Welcome, Commander Jameson.
If you don't know what that means, you've missed out on one of the all-time classics of gaming.
Elite could be described as a space trading game, but space exploration might better define the gameplay. Taking control of Commander Jameson, you started at the Lave space station where you can bought different types of cargo to fill your hold and worked out where to travel to make a profit.
But forget the buying and selling – this was all about flying a space ship!
From the moment the opening screen popped up with the craft's cockpit framing a revolving 3D model of your ship, the Cobra MkIII, you knew you were about to be immersed in an epic experience. The wireframe 3D was enough to make me feel like I was Lance Guest in The Last Starfighter (released that same year).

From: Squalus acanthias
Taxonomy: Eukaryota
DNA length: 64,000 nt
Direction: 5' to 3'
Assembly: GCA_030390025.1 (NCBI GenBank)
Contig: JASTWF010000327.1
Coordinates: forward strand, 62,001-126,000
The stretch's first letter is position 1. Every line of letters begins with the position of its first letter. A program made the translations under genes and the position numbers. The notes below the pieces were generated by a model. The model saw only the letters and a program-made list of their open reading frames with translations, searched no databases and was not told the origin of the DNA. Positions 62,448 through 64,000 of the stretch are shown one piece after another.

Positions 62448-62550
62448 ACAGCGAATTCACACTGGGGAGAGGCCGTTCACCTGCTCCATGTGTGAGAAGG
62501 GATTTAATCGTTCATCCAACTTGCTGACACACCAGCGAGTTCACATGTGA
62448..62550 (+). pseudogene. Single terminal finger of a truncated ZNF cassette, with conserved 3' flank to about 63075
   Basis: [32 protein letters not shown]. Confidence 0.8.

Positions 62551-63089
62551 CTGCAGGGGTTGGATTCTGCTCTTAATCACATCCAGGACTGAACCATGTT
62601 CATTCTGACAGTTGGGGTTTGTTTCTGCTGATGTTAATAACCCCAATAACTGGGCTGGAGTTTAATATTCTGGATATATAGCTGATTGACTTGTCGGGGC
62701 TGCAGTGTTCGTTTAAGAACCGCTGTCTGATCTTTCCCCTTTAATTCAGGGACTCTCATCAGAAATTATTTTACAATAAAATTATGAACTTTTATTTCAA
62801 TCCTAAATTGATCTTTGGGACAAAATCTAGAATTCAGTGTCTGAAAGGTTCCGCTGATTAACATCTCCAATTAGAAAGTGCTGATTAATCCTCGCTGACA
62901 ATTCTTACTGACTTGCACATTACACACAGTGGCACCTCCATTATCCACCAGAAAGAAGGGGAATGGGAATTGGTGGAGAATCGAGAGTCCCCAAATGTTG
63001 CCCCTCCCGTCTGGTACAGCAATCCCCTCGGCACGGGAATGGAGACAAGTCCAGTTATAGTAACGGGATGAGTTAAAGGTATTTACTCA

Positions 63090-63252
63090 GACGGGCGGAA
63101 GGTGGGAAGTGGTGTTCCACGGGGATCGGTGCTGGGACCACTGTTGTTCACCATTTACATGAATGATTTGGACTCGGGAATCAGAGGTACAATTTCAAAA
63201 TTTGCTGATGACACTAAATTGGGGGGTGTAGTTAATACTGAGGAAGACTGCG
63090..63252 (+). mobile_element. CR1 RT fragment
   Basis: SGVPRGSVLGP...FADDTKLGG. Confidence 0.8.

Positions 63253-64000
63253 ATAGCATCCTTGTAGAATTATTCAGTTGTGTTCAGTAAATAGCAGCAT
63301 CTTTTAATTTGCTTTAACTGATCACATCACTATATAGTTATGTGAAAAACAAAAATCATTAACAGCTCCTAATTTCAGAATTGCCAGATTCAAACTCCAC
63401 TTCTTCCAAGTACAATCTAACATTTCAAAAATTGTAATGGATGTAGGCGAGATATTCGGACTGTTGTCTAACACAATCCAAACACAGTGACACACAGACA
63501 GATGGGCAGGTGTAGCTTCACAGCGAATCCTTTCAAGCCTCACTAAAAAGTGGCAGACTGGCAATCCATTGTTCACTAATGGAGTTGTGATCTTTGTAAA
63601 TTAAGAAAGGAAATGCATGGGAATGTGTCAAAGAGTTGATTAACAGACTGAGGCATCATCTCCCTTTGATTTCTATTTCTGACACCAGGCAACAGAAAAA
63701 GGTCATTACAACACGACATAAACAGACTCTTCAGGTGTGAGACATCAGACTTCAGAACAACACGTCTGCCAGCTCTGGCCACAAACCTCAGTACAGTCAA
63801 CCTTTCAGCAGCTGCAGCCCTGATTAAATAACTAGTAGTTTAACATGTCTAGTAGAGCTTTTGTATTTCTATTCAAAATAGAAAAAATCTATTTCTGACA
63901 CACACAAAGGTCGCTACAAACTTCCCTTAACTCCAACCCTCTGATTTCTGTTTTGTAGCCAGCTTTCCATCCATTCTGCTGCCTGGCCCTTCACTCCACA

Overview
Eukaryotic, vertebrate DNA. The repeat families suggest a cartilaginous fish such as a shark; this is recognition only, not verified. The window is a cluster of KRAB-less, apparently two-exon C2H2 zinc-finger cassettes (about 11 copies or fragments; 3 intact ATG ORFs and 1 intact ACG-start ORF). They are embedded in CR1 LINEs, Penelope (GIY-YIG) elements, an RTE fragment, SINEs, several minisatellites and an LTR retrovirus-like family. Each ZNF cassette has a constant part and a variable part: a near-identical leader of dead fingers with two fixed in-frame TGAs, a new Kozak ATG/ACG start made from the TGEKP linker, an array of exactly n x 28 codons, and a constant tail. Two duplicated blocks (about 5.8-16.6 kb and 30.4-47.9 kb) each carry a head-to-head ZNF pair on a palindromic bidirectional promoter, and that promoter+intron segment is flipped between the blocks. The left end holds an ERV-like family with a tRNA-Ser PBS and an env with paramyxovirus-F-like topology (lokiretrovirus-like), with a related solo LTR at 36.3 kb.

These were, initially at least, the days of the BBC Micro and Acorn Electron, and Elite's wireframe 3D was revolutionary. Controlling your spacecraft meant using keys for accelerate, decelerate, rotate left and right, climb, dive and shoot.
Jumping to neighbouring planets was a role of fate's dice – you never knew what would face you when you popped out of light speed. Space dogfights with pirates were fast and thrilling. The ingenious 3D radar was indispensible and, if you could afford the cargo scoop, successfully destroying the enemy could result in you picking up some debris or an escape capsule to sell.
Then there was the simple task of landing in a space station. Simple as throwing a frisbee through a revolving letterbox, that is. Matching your rate of rotation with that of the station as you approached it – straight on, not at an angle – was an art.
The later version of Elite on the Acorn Archimedes is viewed as the best, but getting an Archimedes emulator running successfully can be more difficult than entering a space station. For the original, authentic flavour, you're better off finding a C64, Spectrum or NES emulator (such as the excellent NEStopia).
Good luck, Commander Jameson.
OTHER GAMING GREATS